presence of multinational corporations in Rotterdam has also attracted “high-skilled workers from India,” Ms. de Widt said. American buyers are less common, she said. “When they do come, they’re with families, looking for very big houses, in areas with good schools.”

There are no restrictions on foreign buyers in the Netherlands, said Ingomar Souren, an attorney specializing in real estate at the Kneppelhout law firm in Rotterdam.

Notaries oversee property transactions. After agreeing on a price, the buyer and seller sign a sale agreement which the buyer can terminate within three days, after which the purchase is binding, Mr. Souren said. Once the contract is finalized, a notary does due diligence on the property, executes the sales agreement, and registers the deed on the new owner’s behalf. Notary costs can total about 1,500 euros ($1,605), he said.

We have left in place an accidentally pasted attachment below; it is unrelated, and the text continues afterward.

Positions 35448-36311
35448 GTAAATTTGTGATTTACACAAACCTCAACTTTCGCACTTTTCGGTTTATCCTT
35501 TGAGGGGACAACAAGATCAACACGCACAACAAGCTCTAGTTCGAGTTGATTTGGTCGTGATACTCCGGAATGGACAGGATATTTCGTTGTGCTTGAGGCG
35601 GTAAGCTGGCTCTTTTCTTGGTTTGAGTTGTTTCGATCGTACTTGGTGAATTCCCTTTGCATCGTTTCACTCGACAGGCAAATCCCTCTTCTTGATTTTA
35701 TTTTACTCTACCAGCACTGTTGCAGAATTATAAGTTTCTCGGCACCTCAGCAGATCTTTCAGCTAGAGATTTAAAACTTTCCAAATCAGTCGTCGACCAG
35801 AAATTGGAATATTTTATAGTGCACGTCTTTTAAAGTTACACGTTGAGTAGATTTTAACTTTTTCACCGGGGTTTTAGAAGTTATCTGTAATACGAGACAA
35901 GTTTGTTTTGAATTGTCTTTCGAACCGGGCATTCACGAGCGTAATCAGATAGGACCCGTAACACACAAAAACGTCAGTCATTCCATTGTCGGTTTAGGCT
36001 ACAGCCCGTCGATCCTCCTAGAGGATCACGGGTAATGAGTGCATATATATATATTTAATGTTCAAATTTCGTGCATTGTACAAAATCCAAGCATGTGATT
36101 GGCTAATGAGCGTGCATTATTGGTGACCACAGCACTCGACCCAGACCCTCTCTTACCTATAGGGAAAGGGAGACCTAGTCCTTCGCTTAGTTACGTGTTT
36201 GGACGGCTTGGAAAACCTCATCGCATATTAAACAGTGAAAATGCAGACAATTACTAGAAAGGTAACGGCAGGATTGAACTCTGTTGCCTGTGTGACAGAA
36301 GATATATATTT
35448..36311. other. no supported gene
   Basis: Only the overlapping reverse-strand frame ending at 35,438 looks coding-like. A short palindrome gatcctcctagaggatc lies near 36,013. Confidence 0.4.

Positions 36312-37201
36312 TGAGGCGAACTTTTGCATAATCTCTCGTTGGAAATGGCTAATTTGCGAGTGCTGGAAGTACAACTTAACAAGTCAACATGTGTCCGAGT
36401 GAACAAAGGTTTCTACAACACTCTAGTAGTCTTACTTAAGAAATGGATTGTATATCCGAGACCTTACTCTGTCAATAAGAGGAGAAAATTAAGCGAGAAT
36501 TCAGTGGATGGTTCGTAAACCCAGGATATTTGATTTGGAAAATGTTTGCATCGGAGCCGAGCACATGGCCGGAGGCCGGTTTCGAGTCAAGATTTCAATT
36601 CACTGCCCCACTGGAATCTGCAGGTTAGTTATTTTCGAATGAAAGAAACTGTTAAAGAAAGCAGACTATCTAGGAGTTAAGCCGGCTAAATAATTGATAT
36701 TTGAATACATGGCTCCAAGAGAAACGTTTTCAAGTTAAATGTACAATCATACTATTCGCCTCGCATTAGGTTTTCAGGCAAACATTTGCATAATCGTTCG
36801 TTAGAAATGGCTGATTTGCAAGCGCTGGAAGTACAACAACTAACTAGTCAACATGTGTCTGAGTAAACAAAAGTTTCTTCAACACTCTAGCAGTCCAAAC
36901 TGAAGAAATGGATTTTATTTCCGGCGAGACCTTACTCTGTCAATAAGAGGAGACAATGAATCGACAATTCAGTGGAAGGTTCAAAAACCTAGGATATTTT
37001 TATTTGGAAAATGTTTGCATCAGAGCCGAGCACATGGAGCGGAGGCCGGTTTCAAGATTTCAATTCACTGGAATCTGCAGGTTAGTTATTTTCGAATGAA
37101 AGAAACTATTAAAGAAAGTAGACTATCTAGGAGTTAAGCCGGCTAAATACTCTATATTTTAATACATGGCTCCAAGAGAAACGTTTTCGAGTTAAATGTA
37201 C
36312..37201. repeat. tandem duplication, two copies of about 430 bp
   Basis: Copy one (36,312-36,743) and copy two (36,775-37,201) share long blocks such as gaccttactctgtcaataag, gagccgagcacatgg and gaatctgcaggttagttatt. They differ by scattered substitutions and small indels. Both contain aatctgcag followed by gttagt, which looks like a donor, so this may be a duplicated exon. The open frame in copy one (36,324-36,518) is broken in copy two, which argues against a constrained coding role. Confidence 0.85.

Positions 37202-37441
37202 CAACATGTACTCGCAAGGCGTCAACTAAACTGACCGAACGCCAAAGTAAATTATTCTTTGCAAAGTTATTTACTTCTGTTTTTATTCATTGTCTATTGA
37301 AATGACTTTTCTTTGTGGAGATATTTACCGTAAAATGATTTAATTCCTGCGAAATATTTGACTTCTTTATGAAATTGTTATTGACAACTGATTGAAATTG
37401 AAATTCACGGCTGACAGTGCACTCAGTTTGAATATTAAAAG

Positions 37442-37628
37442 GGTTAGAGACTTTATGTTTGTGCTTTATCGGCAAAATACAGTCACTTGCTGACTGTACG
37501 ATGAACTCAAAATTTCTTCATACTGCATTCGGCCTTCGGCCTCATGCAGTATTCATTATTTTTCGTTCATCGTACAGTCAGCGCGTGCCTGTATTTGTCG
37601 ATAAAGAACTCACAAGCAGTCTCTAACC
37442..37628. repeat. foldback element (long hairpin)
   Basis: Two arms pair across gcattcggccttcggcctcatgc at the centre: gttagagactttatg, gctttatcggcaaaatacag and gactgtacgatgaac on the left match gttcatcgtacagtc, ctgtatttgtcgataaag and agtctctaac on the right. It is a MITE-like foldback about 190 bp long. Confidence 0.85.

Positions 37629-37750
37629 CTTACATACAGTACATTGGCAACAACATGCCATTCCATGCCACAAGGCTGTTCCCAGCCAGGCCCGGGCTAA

Foreign buyers have easy access to mortgages through Dutch lenders, said Peter Klaassen, senior manager for tax advice at the Rotterdam office of global accounting firm BDO. “It’s up to you and the bank,” he said.

Because of the housing shortage, Rotterdam’s city council has passed laws discouraging foreigners from buying rental properties in the city, with higher transfer taxes and capital-gains levies.


Real estate commissions in the Netherlands average 1 to 2 percent of the purchase price, said Mr. de Ruiter, adding that the annual property taxes on this home come to about 2,768 euros ($2,960).

Leslie D.T. de Ruiter, R365|Christie’s International Real Estate, 011-31-10-22-508-22,

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